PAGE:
More of the Same Won’t Cure Housing Hangover

Posted by Jim DeBellis on June 1st, 2011

As the news just keeps on getting bleaker, the blame game is swinging into full gear. Some are calling it a failure of capitalism, others blame greed, while still others put the cause squarely on the shoulders of the government. For me, everything points to moral hazard.

Moral hazard simply means that there is no need for accountability, as if you had free insurance on everything. If you fail, you will get bailed out. So, you either win big and make billions, or you lose big and the government pays you billions to cover your losses. What a deal. But it’s not really the government bailing out big banks and corporations; it’s the taxpayers. Fannie Mae and Freddie Mac, once “private” quasi-government agencies but now owned by taxpayers and controlled by government, guarantee 90% of all mortgages. The lender can’t lose, as they just sell their paper to the government on the secondary market (Fannie and Freddie).

You would think that the housing crash would have made them tighten their standards, but that hasn’t really happened. Banks can give mortgages to anyone with a FICO credit score above 620 – a number considered “poor” or “risky” by most scales – and Fannie and Freddie will buy it. The “hair of the dog that bit you” may be a good hangover cure for drinking (have a shot of vodka to cure a vodka hangover or a bottle of beer to cure a beer hangover), but it is not working so well with the housing hangover since the bubble burst.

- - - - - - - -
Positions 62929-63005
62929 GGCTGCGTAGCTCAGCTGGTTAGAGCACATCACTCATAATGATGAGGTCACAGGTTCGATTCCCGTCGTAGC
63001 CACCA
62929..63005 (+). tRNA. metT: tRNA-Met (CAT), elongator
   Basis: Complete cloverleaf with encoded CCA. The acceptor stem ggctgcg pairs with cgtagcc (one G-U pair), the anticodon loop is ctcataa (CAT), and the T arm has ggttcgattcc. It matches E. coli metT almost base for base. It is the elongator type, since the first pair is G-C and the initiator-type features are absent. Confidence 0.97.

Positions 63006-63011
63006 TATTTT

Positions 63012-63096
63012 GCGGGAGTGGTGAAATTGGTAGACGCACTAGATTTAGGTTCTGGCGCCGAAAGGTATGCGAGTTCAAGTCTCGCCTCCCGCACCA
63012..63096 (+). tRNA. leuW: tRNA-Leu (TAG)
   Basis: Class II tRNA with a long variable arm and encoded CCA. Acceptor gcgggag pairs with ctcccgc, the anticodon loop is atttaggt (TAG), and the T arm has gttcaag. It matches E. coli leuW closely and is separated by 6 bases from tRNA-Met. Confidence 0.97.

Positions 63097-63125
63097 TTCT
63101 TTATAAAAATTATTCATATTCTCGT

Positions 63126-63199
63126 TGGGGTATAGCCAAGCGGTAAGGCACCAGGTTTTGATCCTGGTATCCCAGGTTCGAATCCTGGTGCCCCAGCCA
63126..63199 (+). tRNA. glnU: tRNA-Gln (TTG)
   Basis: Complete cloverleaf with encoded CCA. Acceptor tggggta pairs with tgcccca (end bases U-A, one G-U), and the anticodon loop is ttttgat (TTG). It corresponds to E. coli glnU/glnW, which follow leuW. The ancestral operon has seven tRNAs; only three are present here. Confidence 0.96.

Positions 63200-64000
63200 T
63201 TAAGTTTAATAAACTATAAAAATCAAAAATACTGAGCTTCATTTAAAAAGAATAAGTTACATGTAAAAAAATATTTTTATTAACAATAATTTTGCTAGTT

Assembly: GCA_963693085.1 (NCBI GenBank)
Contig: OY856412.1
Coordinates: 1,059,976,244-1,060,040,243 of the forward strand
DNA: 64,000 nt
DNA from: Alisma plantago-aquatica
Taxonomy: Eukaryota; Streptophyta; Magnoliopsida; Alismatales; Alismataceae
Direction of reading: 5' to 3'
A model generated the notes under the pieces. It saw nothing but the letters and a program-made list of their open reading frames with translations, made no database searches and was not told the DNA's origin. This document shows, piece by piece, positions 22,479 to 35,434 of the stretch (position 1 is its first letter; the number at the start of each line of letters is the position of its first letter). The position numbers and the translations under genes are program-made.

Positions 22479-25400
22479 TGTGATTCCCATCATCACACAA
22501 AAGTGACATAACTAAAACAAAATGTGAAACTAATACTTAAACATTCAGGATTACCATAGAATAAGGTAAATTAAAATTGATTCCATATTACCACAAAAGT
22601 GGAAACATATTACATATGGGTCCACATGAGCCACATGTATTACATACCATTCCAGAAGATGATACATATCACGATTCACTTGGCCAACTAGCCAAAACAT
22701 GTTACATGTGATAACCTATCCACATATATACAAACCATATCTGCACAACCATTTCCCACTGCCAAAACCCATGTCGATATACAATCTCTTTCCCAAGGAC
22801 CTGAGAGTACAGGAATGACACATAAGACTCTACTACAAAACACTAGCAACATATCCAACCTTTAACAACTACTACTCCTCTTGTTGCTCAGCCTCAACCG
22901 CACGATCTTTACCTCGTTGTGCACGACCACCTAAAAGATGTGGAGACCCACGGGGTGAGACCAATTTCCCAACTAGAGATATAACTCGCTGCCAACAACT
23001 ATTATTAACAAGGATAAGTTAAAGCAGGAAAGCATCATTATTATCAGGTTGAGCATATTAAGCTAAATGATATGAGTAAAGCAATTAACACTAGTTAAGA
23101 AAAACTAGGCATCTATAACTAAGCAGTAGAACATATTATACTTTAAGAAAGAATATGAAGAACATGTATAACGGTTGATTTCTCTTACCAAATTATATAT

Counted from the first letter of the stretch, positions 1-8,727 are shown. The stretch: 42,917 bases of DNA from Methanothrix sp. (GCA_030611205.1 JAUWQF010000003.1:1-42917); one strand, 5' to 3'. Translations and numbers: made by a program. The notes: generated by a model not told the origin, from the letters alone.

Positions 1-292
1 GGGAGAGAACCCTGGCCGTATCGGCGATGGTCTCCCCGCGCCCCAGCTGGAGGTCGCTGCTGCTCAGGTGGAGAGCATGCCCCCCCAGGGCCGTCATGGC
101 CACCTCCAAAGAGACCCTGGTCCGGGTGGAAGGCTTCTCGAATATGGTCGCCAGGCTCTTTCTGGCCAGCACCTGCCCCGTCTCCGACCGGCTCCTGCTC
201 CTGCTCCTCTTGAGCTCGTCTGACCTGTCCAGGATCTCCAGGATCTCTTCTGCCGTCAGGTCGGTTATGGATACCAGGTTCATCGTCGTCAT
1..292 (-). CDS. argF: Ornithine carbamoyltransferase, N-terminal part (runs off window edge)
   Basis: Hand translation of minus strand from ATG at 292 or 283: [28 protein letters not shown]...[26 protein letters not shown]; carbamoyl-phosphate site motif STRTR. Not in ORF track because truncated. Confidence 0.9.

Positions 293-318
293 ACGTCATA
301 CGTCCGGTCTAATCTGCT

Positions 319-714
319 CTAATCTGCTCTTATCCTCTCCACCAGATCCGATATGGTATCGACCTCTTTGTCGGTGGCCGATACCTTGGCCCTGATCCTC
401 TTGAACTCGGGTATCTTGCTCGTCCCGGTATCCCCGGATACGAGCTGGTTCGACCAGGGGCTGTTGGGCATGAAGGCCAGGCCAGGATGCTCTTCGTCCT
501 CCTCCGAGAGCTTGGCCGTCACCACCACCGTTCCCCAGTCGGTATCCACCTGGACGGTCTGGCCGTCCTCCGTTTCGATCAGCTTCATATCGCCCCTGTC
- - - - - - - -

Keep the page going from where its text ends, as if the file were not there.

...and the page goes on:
In fact, trying to cure the housing debacle with the same risky loan guarantees that caused the problem is making things worse, as yesterday’s dismal housing index report indicated. Housing values have reached their lowest point in four years and are declining at a rate of 11 percent annually. Still, as low as prices seem to be now, they are still well above the average price for a home since 1970 when adjusted for inflation, according to the New York Daily News. Some experts are planning to stay out of the housing market until an average three-bedroom home is selling for two to three times the annual salary of an average worker.

But, with the government guaranteeing nearly all mortgages, prices will remain artificially higher than they would be without government intervention in the market. It seems likely that government will have to wean the housing market off of its support system over the next decade if the broader economy is to recover. Capitalism, like nature, can’t really fail when left to its own devices – but it can be brutal and painful. Still…a little pain might be just what the doctor ordered to cure this hangover.